"States need to invest more in their elections and they need to learn from the past and prepare for the future," the statement by Marshall and Johnson-Blanco said. "Our hope is that in 2016, the Election Protection program will no longer be necessary because all eligible voters will be able to exercise their right free of obstacles."


(Editing by Alistair Bell and Peter Cooney)


UPDATE 2-Power outages hit Mexico City after quake in country's centre

Power outages hit the Mexican capital of Mexico City on Sunday after an earthquake struck the centre of the country, and officials said there was no other damage reported.

Some restaurants and residential buildings in the capital were evacuated as a precautionary measure, they said.

Buildings shuddered in the city, a Reuters witness said.

The U.S. Geological Survey (USGS) downgraded its initial measurement of the quake to magnitude 5.8 from 6.0.

No one at state oil company Pemex was immediately available to comment but the group has no major installations near the epicentre of the quake, 14 miles (22 km) west of Jolalpan in southwest Mexico, 76 miles (122 km) south of Mexico City.


Pratt & Whitney says engine orders to rise 'substantially'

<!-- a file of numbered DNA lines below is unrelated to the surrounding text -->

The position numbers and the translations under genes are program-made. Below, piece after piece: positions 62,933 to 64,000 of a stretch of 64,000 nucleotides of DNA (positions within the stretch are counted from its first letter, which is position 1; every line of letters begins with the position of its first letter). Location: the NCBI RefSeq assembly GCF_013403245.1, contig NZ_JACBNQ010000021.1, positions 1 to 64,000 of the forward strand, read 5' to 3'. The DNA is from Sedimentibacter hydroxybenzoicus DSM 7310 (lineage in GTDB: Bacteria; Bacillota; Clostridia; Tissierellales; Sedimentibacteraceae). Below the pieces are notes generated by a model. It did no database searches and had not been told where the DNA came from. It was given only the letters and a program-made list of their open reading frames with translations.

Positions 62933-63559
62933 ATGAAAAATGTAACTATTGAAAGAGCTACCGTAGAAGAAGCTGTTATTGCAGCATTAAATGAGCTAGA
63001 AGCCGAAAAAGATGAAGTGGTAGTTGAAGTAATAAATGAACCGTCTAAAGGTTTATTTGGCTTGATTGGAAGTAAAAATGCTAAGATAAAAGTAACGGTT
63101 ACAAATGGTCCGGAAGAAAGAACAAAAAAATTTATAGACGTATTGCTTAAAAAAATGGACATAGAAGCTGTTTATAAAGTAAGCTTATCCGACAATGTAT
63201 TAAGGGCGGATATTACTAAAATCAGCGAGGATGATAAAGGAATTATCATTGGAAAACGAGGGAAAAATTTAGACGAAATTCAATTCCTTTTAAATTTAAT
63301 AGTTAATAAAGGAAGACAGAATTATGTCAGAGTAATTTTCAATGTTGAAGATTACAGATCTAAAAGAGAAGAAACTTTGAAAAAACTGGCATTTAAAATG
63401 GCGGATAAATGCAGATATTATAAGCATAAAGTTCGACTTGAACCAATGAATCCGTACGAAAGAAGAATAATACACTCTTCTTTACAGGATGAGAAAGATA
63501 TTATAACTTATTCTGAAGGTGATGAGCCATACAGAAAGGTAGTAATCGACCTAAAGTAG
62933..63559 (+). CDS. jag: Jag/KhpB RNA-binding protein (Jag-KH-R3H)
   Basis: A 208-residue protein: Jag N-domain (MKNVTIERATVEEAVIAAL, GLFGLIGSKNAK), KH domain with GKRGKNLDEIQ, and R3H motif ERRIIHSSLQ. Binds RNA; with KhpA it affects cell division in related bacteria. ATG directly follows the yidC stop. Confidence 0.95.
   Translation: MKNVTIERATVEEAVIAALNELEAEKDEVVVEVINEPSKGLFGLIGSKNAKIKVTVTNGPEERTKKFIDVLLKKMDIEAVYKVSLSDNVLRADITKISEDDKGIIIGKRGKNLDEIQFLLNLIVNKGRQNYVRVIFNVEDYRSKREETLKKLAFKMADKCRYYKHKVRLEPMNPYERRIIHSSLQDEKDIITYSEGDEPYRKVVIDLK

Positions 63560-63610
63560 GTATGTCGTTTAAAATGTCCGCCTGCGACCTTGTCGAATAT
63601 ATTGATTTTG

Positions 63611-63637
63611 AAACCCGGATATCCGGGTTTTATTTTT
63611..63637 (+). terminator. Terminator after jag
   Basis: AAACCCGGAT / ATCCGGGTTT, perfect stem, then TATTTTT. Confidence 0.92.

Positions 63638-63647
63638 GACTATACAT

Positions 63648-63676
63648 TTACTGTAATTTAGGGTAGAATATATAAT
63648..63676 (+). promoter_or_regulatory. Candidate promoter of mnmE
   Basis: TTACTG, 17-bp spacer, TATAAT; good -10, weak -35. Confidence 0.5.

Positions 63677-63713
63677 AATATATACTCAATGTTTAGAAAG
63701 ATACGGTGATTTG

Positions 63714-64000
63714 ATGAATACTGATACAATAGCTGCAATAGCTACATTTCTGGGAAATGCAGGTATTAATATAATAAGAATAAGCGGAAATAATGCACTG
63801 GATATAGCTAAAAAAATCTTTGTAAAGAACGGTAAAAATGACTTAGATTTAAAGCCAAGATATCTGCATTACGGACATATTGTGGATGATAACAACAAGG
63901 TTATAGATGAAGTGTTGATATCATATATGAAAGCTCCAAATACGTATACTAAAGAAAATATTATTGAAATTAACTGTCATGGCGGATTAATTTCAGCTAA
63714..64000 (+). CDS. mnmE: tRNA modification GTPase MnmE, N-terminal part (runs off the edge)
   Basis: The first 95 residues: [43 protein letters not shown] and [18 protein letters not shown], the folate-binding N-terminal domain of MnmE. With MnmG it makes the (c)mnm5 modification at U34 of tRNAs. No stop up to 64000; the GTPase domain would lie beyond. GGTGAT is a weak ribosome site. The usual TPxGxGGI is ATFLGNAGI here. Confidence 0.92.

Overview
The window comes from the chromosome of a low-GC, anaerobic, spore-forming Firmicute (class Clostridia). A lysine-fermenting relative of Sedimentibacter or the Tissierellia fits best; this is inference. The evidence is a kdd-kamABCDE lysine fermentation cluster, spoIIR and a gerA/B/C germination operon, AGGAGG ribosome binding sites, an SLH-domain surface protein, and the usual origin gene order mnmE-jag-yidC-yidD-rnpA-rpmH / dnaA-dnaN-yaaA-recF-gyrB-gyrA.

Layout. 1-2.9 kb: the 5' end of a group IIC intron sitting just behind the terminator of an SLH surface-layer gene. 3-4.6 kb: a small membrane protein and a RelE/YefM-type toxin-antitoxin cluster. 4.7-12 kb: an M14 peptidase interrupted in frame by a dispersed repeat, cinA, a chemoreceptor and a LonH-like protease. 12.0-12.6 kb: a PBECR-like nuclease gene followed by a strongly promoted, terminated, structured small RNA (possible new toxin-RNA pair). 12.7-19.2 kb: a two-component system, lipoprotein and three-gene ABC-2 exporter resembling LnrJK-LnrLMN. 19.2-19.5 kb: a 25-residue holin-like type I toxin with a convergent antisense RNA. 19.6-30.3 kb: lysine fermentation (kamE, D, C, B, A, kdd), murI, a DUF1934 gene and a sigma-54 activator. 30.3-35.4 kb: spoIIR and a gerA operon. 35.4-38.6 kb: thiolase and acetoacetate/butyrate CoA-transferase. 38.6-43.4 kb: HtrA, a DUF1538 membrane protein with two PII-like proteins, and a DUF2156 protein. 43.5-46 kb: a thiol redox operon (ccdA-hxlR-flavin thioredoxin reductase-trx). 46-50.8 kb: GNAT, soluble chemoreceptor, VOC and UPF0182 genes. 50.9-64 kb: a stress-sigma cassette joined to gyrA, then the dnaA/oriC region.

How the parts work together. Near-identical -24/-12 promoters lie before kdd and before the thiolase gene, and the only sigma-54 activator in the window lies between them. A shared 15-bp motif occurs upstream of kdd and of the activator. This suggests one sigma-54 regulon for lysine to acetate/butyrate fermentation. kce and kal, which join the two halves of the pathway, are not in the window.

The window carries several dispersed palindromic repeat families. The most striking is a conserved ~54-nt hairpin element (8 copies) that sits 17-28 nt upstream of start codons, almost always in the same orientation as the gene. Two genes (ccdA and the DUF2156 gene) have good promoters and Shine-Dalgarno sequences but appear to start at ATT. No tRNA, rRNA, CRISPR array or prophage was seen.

Pratt & Whitney President David Hess said on Sunday he expects its order book for commercial aircraft engines to rise "substantially" during the Paris air show, which begins Monday.


"Our backlog is going to go up at this show substantially," Hess said in an interview with Reuters. The order book stands at 3,500 engines currently, with about 2,500 firm orders.

The bulk of the orders are for the Airbus A320neo family aircraft, where Pratt competes with CFM International's LEAP engine, which is standard on the Boeing 737MAX.


The orders also include Bombardier's CSeries jet, due to make its first flight during the final week of June, the Mitsubishi Regional Jet, Russia's Irkut MC-21 narrowbody jet and Embraer jets.

FEATURE-From the ashes of Webvan, Amazon builds a grocery business

The online grocery start-up Webvan may have been the single most expensive flame-out of the dot-com era, blowing through more than $800 million in venture capital and IPO proceeds in just over three years before shutting its doors in 2001.